(This is a response to some comments Bill made on another post. To see his comments in context, click here. This exchange is similar to one I recently had with William17, which you can find above Bill’s and here.)
When you mention seminaries like Covenant and Fuller, teaching ministries like Ligonier, and teachers past and present like Charles Spurgeon, Jonathan Edwards, R. C. Sproul, John MacArthur, Joel Beeke, and Sinclair Ferguson you think about how much I differ with them. By contrast, when I think of those same names, I think about how much I’m in agreement with them. For example, here are just a few of the beliefs we all share (which I also mentioned in an earlier comment to William17):
- Jesus is Lord.
- The Bible is the word of God
- We are to love God with all our heart, all our soul, all our mind, and all our strength.
- We are to love our neighbors as ourselves.
- We are to overcome evil with good.
- We are to trust God and obey Him.
- We are to seek first the kingdom of God and His righteousness.
- We are to know Christ and make Him known.
That’s a lot! And these are not minor issues. They are all important, life-directing views. They distinguish us radically from the world which has become so anti-Christ in our day. That Jesus is Lord and the Bible is the word of God, especially, is surely a cry to which you, they, and I would all enthusiastically rally.
That said, yes, I do believe some things that they don’t…but the things about which we would disagree are not more important than the things about which we agree.
Since we would all agree that the Scriptures are the final court of appeal on all these matters, how are readers of this blog to decide whether I am right or wrong about the things I write – things with which you disagree (e.g. everyone is going heaven and Jesus has already come again)? I hope they will be like the Jews in Berea and not like the Jews in Thessalonica.
You know the story to which I’m referring. It is recorded in Acts 17:1-14. The Jews in both those cities believed that Messiah was coming and they also believed that there would one day be a resurrection of the dead. I say this because such views were common to Jews in those days. However, they did not expect that their Messiah would be crucified. In fact, they expected something quite different. That is, they expected Messiah to lead Israel to victory against the Romans and all foreign powers just as King David had subdued all Israel’s enemies a millennium before. Therefore, the news that Paul brought the Jews in Thessalonica and Berea – that Messiah had been cruelly rejected by Israel’s leaders, executed by the Romans, and individually raised from the dead as a first fruit of the general resurrection created a dilemma. Who was right – this traveling preacher from the city of Tarsus or all those rabbis who had been teaching the traditional expectations which they held?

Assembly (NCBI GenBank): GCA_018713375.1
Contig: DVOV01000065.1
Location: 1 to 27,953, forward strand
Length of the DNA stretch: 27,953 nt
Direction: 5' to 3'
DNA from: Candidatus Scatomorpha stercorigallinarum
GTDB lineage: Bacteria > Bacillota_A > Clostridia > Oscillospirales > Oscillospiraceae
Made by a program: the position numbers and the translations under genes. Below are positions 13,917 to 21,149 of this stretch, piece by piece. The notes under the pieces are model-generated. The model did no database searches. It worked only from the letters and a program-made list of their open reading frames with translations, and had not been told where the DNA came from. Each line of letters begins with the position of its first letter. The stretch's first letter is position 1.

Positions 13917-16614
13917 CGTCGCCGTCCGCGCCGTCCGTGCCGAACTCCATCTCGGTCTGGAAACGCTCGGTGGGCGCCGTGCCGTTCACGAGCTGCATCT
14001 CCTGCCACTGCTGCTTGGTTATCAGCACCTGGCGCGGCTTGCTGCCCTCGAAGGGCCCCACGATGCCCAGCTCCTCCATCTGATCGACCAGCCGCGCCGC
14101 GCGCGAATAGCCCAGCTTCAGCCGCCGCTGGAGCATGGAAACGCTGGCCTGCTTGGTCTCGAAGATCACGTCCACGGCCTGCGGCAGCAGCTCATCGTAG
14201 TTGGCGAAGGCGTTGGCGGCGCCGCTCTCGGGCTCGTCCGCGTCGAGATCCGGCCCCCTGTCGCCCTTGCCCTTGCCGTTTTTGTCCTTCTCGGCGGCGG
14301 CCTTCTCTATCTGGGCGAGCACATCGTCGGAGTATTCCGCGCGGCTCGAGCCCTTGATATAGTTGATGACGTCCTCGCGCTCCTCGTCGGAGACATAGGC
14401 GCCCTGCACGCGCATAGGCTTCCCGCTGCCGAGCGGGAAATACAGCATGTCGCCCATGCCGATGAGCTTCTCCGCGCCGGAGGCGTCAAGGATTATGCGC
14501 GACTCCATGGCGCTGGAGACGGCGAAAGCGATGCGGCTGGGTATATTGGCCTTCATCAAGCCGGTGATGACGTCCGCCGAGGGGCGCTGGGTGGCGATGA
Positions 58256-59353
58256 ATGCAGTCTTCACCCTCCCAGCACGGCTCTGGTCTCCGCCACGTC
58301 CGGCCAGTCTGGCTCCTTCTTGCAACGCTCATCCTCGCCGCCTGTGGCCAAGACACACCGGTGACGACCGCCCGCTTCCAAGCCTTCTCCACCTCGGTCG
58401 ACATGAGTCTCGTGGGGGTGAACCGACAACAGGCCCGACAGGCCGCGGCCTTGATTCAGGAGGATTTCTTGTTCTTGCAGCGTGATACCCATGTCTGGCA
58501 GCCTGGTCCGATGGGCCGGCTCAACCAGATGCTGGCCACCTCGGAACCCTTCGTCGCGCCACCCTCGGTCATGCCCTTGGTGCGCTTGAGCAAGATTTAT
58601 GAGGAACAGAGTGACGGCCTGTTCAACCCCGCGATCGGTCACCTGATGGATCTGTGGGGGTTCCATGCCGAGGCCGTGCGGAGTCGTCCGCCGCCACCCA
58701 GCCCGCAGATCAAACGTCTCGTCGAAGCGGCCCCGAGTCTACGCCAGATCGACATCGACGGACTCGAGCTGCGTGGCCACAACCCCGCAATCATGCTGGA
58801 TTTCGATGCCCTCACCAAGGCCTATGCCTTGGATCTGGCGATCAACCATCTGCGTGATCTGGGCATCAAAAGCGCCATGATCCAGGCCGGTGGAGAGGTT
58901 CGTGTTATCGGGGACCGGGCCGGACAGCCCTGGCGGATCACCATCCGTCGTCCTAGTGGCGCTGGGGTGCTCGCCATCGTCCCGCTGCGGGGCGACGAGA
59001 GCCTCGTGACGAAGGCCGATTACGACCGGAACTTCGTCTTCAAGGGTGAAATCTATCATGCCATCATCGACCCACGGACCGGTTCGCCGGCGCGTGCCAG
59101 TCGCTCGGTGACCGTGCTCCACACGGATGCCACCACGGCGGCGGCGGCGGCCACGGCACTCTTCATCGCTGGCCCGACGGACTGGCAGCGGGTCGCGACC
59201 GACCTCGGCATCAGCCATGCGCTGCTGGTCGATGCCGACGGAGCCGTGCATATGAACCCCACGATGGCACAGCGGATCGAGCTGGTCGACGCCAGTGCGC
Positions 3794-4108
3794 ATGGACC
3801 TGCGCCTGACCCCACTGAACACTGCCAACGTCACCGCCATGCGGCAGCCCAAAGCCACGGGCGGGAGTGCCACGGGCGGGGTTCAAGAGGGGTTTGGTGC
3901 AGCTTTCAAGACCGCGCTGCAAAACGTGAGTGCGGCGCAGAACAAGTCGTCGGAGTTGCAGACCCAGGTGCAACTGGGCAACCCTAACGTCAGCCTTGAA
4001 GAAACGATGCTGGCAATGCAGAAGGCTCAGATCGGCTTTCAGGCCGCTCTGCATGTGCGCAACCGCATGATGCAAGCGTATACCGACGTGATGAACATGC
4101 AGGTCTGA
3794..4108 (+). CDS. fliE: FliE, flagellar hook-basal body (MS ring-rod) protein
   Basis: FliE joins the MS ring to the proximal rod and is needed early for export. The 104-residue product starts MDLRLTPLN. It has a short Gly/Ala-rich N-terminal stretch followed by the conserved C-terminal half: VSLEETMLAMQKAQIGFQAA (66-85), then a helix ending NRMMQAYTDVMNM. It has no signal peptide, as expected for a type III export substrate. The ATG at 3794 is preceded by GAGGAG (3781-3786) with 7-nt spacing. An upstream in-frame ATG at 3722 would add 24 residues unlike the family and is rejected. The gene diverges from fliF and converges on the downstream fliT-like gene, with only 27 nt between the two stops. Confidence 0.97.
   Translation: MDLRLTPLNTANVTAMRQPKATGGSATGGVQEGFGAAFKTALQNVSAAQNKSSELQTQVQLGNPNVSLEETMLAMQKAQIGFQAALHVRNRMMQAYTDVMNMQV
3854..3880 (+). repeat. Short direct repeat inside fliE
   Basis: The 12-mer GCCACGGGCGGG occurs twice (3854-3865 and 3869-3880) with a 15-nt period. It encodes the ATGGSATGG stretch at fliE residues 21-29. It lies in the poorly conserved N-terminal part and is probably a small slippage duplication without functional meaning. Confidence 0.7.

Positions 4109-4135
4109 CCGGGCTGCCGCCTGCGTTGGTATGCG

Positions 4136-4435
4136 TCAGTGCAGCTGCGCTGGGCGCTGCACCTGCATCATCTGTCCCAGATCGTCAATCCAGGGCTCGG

The Thessalonian Jews rejected Paul’s message out of hand. It was too different, too radical, too unexpected for them to even consider. The Berean Jews, by contrast, “examined the Scriptures daily to see whether these things were so.” You and William17 are reacting as the Thessalonian Jews. My prayer is that you – and if not you, at least the readers of our interactions – will react like the Bereans. Since I give chapter and verse for the things I proclaim, I make things easier for people to examine the Scriptures themselves on all these issues.
Paul is famous to us, but he wasn’t famous to the people of Thessalonica and Berea. He was just an itinerant preacher coming through town. They certainly knew rabbis who were more famous and had better reputations than Paul. And there were surely a lot more Jewish rabbis who disagreed with Paul than who agreed with him. Those Jews who believed Paul did so not because he was better known than other teachers or because he outnumbered other teachers, but rather because they found in the Scriptures the truth of what he was saying.
There are many Bible teachers in the world – famous and unknown, living and deceased. The only way to properly judge the rightness or wrongness of their respective teachings is comparison with the Scriptures. To say “Let’s pay attention to the more famous ones,” or to say “Let’s pay attention to those in good standing with respected seminaries,” or to say “Let’s pay attention to what the majority of them say” are all attitudes consistent with the attitudes of the Jews in Thessalonica, which were ignoble when compared to the attitudes of the Jews in Berea.
The Scriptures remain the final court of appeal. May anyone who stumbles across this blog be noble-minded enough to resolve their dilemmas there.